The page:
Telefónica Public Policy & Telefónica España Regulatory teams
Growth and Jobs! These two words have been the obsession of businesses, decision makers and citizens across the world since the financial and economic crisis unleashed in 2008 an unprecedented economic situation. Two main economic formulas have been implemented, one marked by growth oriented policies and the other by austerity measures. The truth is that it stands out the persistence of the crisis and its knock-on effects, and the gloomy economic forecast announced by international organizations for the next years, notably in western societies, impels us to strike the right economic measures.
To understand the global picture is very important and very complex at the same time. For one thing, all actors concerned are focused on the new opportunities provided by the fast-moving and nascent Internet economy. It is a given that the Internet is reshaping the employment situation, services of general interest (e-health, e-government…), the society and the economy in a large extent. Also, they have to take into account the connection between the old economy and the new economy. Indeed, an economic and social analysis of the interaction of these two worlds would be very necessary to harness their potentials and foster their strengths avoiding unwanted outcomes. Much is at stake!
In this sense The Global Information Technology Report 2013 and the Networked Readiness Index (NRI) recently published by the World Economic Forum deserves to be carefully read. After 12 years of investigation the new edition of the report is especially relevant in the light of the massive changes in the context of the “emerging of the others”, the fast-moving Internet economy and the global economic crisis.
This inspiring report gauges the impact of digitization on economic growth and job creation and the figures are really impressive: “Digitization has boosted world economic output by US$ 193 billion over the past two years and created 6 million jobs during that period… an increase of 10% in a country’s digitization score fuels a 0.75% growth in its GDP per capita … (and) … a 1.02% drop in a state’s unemployment rate”. Moreover in emerging countries digitization could help lift over half billion people out of poverty in just a decade. So, it is worth to thoroughly analyze and take into account the more successfully experiences around the world.
The report is divided into four parts: Part 1 is headlined “The current networked readiness landscape”, Part 2 goes through case studies of leveraging ICTs for competitiveness and well-being (Colombia, Rwanda, Uruguay and Panama) and Parts 3 and 4 feature comprehensive profiles for each of 144 economies covered and data tables for each of the 54 variables composing study with global rankings.
The NRI framework incorporates a new variable that provides a general assessment of ICT impacts in terms of competitiveness and well-being of society and as result it gauges:
1. The friendliness of a country’s market and regulatory framework in supporting high levels of ICT uptake;
2. The degree of a society’s preparation to make good use of an affordable ICT infrastructure;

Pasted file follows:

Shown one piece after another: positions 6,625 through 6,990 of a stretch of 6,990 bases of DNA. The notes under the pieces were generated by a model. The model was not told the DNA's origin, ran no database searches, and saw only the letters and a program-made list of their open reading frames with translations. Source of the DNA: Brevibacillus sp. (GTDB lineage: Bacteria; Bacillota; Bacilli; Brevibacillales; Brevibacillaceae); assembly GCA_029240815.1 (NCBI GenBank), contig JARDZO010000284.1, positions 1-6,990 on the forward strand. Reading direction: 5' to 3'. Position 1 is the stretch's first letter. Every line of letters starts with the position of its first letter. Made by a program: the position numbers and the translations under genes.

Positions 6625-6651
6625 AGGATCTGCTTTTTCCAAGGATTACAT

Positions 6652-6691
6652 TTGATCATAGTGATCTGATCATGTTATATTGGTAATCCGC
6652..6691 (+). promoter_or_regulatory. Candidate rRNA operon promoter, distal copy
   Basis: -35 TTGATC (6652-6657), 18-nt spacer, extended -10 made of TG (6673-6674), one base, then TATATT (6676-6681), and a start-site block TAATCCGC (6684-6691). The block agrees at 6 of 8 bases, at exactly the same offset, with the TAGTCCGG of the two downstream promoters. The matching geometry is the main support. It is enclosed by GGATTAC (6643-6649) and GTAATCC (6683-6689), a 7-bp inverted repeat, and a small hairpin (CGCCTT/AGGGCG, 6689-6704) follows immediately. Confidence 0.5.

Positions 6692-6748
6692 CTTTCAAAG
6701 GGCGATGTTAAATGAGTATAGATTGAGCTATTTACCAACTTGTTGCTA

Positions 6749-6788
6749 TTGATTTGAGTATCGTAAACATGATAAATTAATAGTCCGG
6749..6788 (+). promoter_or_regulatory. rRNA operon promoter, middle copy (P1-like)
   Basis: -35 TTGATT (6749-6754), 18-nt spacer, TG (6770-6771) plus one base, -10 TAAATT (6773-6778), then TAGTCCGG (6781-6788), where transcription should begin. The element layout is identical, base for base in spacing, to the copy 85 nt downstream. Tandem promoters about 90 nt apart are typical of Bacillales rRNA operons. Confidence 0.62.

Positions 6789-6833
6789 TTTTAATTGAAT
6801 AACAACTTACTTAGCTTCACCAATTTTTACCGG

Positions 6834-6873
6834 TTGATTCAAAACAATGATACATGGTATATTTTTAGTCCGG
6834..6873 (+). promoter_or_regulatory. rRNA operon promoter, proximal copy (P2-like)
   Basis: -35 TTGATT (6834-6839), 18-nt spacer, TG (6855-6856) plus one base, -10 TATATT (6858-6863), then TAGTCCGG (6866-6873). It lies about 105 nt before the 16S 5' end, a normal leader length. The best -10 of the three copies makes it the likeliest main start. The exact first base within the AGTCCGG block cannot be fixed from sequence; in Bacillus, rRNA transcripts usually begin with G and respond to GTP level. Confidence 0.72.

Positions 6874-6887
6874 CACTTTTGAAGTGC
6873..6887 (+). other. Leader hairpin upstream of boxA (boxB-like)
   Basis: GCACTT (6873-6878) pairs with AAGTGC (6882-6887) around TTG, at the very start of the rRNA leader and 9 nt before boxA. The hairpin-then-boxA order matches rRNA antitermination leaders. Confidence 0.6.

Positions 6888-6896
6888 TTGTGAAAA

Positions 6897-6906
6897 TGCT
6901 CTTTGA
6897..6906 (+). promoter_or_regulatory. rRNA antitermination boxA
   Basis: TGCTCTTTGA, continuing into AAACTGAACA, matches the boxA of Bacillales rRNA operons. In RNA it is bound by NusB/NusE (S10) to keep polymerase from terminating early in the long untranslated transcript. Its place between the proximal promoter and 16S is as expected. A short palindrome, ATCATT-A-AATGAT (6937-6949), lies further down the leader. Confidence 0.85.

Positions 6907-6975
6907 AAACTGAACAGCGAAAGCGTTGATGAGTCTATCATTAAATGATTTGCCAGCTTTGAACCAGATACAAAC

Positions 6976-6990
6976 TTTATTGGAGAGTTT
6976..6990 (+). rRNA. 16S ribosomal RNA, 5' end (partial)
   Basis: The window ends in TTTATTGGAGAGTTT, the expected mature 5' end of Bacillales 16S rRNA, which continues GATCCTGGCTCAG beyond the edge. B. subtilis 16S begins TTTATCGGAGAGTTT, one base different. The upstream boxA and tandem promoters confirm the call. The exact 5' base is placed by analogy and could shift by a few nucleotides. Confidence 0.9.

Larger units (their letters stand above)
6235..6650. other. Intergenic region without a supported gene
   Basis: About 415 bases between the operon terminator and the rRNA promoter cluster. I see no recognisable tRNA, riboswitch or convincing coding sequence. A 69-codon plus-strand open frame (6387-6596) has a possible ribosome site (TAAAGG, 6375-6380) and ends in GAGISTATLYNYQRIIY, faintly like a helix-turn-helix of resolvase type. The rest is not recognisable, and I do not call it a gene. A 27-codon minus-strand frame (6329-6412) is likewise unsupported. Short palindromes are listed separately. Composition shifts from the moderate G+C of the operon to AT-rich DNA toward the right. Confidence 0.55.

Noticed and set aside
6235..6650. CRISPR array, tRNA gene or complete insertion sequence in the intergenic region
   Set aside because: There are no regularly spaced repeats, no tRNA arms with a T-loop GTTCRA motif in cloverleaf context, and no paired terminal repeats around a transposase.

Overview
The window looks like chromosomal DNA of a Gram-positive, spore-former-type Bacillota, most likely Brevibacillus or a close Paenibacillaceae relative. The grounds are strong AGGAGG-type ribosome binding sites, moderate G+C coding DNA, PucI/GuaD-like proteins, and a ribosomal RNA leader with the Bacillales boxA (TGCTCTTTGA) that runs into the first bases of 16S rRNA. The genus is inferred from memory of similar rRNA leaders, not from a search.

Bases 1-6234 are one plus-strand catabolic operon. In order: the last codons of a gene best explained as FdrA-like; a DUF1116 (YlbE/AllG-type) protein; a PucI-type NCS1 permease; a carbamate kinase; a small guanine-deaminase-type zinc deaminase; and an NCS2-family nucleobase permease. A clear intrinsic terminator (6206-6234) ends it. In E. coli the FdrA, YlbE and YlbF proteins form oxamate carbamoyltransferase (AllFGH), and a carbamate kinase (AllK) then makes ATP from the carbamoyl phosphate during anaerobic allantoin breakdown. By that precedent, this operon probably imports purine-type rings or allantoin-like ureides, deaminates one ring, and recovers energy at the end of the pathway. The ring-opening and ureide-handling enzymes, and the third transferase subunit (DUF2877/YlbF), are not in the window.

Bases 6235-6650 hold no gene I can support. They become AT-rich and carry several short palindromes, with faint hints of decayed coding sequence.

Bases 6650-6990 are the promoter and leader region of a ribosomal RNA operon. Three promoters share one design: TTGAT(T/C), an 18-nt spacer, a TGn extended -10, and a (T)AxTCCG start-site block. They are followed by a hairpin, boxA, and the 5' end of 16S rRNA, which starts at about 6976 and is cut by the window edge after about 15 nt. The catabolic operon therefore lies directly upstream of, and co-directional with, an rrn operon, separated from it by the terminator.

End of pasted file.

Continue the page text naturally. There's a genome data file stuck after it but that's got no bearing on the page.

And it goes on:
3. The efforts of the main agents to increase their capacity to use ICTs as well as their actual use of ICTs in day-to day activities; and
4. The broad economic and social impacts accruing from ICTs and the transformation of a country toward an ICT-and technology-savvy economy and society.
The overall take away of the first part is that Northern European economies and the so-called Asian Tigers dominate the Index. There are other interesting outcomes: within the European Union persist intra-regional disparities although the divergence Member States is narrower; Asia, being the most successful economy in the world, has a highly fragmented digital landscape; the main challenge of Latin America and the Caribbean is to spur the digital connectivity within the region and Africa has continued to make significant efforts to deploy ICT infrastructure. In the Middle East we find a highly polarized landscape. So fundamentally, the trend is positive!
Over and above these outcomes you can also find in the report contributions of relevant personalities about “Digitization for Economic Growth and Job Creation”, “Convergent Objectives, Divergent Strategies”, “The importance of National Policy Leadership”, “Fiber Broadband” or the “Economic Impact of Next-Generation Mobile Services”, among others.
In the second part, as aforementioned, the report presents the experiences of countries such as Colombia where the Plan Vive Digital lead by the Minister of Information and Communications Technologies, Diego Molano, has provided a new digital framework to overcome the current weaknesses. The case of Rwanda is also analyzed in the report and last but not least, it presents a comparative case study of e-government in Colombia, Uruguay and Panama.
This report is being more and more used by decision makers and businesses to assess the real ICT readiness of countries and regions in order to evaluate the necessary measures to take leapfrog and embrace ICT information technology in a more efficient way. Growth and job creation depend in great part of striking in the assessment and in the cooperation of all relevant actors involved. It is worth to read it and you can do it here!